The only category of spending that jumped out at me as being abnormally high was “Restaurants” at $126. This isn’t exactly a budget buster, but it is higher than the $80 per month I budgeted for in our Retirement Budget. Enter Personal Capital. One click and it tells me exactly where we went to eat and how much we spent at each restaurant. Personal Capital and my waistband say “Time to lay off the China Buffet” (but the sushi is so good!).
I’m not worried about going $46 over our budgeted amount this one month, but it is something to keep an eye on if it recurs on a regular basis. If so, we’ll have to intentionally adjust the budget upwards to address our higher spending on dining out, or cut spending elsewhere.
To recap, spending in October looks pretty good with no real areas of concern. Recurring income was awesome and more than covered our recurring expenses.
October was more than kind to our investment portfolio. We ended the month about 3% higher than where we started. This doesn’t seem like a big change, but it is enough to cover one full year of our retirement expenses.
Very positive months like October 2013 makes you forget that bad months can easily be right around the corner. Getting used to making or losing 5-10% in a month is part of living off your investments. I’ve mostly lost interest in looking at the investment portfolio daily because a five figure swing up or down is often temporary. I’m not planning on selling huge chunks of my portfolio, so daily changes don’t really mean a whole lot (other than ulcers if you worry too much about it).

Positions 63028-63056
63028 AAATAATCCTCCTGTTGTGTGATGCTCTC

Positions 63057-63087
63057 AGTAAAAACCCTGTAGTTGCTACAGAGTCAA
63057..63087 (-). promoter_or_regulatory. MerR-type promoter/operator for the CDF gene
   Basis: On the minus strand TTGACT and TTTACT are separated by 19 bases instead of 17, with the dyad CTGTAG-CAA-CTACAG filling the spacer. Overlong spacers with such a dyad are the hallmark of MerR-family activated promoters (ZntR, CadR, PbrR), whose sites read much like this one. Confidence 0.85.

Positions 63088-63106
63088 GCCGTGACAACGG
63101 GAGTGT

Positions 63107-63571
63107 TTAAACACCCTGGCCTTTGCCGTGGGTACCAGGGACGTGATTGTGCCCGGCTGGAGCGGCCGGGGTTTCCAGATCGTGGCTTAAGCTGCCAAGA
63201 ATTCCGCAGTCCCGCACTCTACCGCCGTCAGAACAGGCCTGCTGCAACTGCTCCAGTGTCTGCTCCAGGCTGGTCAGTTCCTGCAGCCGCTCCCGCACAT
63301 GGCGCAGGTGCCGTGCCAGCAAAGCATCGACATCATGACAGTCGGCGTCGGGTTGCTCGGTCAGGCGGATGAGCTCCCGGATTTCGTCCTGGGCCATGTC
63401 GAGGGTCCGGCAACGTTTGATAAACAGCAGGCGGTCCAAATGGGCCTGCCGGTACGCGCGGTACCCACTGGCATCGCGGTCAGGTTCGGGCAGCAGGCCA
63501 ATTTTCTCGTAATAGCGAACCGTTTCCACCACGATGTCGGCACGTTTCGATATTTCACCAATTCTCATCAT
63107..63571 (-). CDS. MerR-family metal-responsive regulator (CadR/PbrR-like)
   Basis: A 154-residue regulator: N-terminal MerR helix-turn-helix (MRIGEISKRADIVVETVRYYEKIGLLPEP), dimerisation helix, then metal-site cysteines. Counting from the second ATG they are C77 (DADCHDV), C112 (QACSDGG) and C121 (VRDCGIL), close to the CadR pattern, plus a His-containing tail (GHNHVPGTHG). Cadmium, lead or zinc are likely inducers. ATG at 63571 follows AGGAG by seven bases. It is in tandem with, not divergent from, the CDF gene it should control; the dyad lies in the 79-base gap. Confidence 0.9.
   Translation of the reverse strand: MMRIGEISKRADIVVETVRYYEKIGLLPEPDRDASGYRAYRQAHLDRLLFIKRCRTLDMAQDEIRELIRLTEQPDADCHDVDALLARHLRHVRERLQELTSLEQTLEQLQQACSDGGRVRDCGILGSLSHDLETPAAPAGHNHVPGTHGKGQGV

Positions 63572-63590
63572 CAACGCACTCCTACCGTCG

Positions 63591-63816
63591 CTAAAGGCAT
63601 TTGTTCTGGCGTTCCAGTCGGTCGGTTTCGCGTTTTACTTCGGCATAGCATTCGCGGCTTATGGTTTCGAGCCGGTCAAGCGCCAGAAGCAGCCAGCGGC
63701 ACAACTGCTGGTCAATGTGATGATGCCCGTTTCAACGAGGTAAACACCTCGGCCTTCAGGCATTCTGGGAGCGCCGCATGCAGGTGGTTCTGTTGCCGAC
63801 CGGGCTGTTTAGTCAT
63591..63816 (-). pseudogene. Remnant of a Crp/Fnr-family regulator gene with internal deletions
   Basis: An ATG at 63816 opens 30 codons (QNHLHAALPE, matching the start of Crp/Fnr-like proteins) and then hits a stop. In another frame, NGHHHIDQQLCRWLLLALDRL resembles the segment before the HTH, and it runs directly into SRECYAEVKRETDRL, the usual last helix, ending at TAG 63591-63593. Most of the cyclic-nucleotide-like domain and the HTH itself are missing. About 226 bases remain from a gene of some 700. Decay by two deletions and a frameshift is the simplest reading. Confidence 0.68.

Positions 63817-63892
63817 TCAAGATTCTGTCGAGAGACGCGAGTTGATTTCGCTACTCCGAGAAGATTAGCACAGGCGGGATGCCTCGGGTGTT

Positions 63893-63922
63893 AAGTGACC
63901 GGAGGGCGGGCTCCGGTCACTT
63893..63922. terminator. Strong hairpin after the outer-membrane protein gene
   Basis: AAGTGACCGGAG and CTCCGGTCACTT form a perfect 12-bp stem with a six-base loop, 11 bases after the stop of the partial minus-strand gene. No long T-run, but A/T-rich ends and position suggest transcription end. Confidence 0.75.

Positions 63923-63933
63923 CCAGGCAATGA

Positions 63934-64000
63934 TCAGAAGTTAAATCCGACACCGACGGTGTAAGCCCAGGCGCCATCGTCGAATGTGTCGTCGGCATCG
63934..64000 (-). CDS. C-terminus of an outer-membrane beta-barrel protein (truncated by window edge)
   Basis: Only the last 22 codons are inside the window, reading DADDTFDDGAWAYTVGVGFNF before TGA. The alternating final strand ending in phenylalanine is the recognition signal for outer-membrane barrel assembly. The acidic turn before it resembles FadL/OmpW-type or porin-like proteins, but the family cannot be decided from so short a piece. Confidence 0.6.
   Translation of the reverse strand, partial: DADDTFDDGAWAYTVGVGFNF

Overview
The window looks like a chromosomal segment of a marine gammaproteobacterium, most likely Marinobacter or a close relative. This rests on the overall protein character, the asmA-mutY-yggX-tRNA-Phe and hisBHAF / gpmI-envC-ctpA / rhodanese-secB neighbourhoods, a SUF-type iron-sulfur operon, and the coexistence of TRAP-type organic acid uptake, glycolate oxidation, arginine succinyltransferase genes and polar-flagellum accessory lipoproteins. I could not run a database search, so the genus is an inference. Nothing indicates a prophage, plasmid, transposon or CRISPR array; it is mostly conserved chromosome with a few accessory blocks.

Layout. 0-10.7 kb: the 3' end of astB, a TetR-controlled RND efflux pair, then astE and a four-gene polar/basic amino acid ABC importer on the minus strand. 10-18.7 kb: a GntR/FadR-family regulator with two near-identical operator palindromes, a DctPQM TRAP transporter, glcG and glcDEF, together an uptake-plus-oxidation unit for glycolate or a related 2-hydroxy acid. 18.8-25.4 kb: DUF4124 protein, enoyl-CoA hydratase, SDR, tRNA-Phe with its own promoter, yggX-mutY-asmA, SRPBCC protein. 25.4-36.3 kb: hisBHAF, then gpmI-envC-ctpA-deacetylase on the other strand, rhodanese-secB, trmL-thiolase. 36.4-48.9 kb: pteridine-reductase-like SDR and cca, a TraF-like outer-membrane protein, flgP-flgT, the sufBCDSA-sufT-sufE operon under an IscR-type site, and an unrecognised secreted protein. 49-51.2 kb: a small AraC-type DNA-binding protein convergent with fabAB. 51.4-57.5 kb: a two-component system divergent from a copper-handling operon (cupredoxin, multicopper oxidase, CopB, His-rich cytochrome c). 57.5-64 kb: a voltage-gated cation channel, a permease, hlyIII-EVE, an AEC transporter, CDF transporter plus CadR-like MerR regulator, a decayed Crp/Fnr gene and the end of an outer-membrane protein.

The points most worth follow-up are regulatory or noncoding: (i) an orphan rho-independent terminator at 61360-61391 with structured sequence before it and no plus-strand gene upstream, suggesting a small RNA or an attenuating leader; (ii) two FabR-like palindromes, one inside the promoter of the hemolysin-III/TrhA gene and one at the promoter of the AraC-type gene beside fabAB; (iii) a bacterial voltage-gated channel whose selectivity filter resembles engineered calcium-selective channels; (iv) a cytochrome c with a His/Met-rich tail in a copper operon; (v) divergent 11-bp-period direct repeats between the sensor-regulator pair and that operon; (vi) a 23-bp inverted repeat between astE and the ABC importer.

It’s easy to forget that investing this October was supposed to be scary for reasons other than little kids dressed as adorable (but oh so spooky!) zombies, vampires, and witches. Anyone remember that Government Shutdown thing? Well, apparently it happened in October but I still earned a 3% return. Check out that article I just linked if you want to learn how to turn the television off and make more money in your investment portfolio by doing nothing.
What have I been up to in month #2 of retirement?
I provided an update at one month into my early retirement adventure. Here’s the two month update:
- I’m still working on the French language at duolingo.com. Making progress slowly.
- Blogging has been going great (full update below) and I have successfully reduced my time expenditures on the blog so I can pursue other interests. The downside is less frequent articles, but the upside is I won’t get burnt out on blogging by proceeding at a leisurely writing pace. Quality, not quantity, right?
- Exercising and cooking are going well. The weather has been great for walking 2-5 miles per day, although the mornings are starting to get chilly. I learned a couple new recipes, including naan.